Additionally, there’s a short video depicting the Unfinished Fable of the Sparrows:

or you can read the story below if you prefer:

The Unfinished Fable of the Sparrows

It was the nest building season, but after days of long hard work, the sparrows sat in the evening glow, relaxing and chirping away.

“We are all so small and weak. Imagine how easy life would be if we had an owl who could help us build our nests!”

“Yes! said another. “And we could use it to look after our elderly and our young”.

“It could give us the advice and keep an eye out for the neighborhood cat,” added a third.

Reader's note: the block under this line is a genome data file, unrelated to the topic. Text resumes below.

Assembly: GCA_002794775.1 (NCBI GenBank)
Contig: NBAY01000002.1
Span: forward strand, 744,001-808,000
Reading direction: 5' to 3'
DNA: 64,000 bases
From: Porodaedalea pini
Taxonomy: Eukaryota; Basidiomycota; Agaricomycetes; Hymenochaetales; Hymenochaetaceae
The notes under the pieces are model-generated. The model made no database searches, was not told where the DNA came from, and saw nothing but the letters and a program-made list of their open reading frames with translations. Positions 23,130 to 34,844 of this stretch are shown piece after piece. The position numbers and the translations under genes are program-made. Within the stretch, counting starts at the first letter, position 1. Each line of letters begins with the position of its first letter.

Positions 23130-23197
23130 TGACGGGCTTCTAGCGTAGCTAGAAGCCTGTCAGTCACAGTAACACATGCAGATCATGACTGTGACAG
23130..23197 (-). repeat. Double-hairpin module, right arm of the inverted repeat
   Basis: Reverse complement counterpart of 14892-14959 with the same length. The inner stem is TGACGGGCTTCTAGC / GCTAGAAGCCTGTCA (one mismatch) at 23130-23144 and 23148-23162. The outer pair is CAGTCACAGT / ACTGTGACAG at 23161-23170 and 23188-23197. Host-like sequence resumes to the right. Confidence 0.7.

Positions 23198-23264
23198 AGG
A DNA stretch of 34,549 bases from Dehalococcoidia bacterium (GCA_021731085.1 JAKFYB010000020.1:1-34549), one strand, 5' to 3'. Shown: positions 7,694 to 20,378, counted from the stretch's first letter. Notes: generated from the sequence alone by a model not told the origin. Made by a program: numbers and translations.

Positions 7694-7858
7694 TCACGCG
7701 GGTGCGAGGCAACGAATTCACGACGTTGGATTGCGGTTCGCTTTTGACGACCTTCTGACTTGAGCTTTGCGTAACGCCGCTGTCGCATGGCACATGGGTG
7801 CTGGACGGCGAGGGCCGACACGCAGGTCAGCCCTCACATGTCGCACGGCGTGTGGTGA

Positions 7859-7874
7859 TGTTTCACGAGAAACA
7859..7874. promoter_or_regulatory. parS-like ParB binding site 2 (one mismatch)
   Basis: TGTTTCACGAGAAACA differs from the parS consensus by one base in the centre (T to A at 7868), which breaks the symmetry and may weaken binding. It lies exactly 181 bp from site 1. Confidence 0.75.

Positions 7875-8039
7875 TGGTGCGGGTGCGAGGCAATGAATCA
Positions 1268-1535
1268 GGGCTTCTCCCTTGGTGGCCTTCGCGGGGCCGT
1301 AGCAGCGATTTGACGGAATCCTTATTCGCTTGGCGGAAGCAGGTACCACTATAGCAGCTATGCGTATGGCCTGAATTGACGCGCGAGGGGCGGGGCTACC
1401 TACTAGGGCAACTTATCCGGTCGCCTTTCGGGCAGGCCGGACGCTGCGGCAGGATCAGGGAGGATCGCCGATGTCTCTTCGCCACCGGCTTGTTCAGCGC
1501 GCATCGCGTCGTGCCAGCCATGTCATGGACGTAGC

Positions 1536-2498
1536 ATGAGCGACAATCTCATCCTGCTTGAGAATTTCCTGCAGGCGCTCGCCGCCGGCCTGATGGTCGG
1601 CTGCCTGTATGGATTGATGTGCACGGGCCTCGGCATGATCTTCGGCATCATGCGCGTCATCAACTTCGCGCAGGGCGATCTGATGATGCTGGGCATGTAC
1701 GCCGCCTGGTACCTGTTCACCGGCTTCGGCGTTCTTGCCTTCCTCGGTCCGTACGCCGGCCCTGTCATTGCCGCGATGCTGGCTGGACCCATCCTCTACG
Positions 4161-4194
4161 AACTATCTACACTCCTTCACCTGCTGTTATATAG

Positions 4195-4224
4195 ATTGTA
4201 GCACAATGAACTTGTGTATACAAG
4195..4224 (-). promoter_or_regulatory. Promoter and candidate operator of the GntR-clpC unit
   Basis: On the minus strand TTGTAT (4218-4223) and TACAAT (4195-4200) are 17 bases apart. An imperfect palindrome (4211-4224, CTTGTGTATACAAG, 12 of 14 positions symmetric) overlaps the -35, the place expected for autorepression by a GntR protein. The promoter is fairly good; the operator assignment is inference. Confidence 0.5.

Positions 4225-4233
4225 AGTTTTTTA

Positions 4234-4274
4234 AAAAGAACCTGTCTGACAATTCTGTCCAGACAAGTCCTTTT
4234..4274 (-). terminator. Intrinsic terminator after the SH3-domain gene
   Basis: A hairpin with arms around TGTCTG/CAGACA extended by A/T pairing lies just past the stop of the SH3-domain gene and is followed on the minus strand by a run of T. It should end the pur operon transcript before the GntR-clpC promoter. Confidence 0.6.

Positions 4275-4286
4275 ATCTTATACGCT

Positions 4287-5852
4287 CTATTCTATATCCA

Then Pastus, the elder-bird, spoke: “Let us send out scouts in all directions and try to find an abandoned owlet somewhere, or maybe an egg. A crow chick might also do, or a baby weasel. This could be the best thing that ever happened to us, at least since the opening of the Pavilion of Unlimited Grain in yonder backyard.”

The flock was exhilarated, and sparrows everywhere started chirping at the top of their lungs.

Only Scronkfinkle, a one-eyed sparrow with a fretful temperament, was unconvinced of the wisdom of the endeavor. Quoth he: “This will surely be our undoing. Should we not give some thought to the art of owl-domestication and owl-taming first, before we bring such a creature into our midst?”

Replied Pastus: “Taming an owl sounds like an exceedingly difficult thing to do. It will be difficult enough to find an owl egg. So let us start there. After we have succeeded in raising an owl, then we can think about taking on this other challenge.”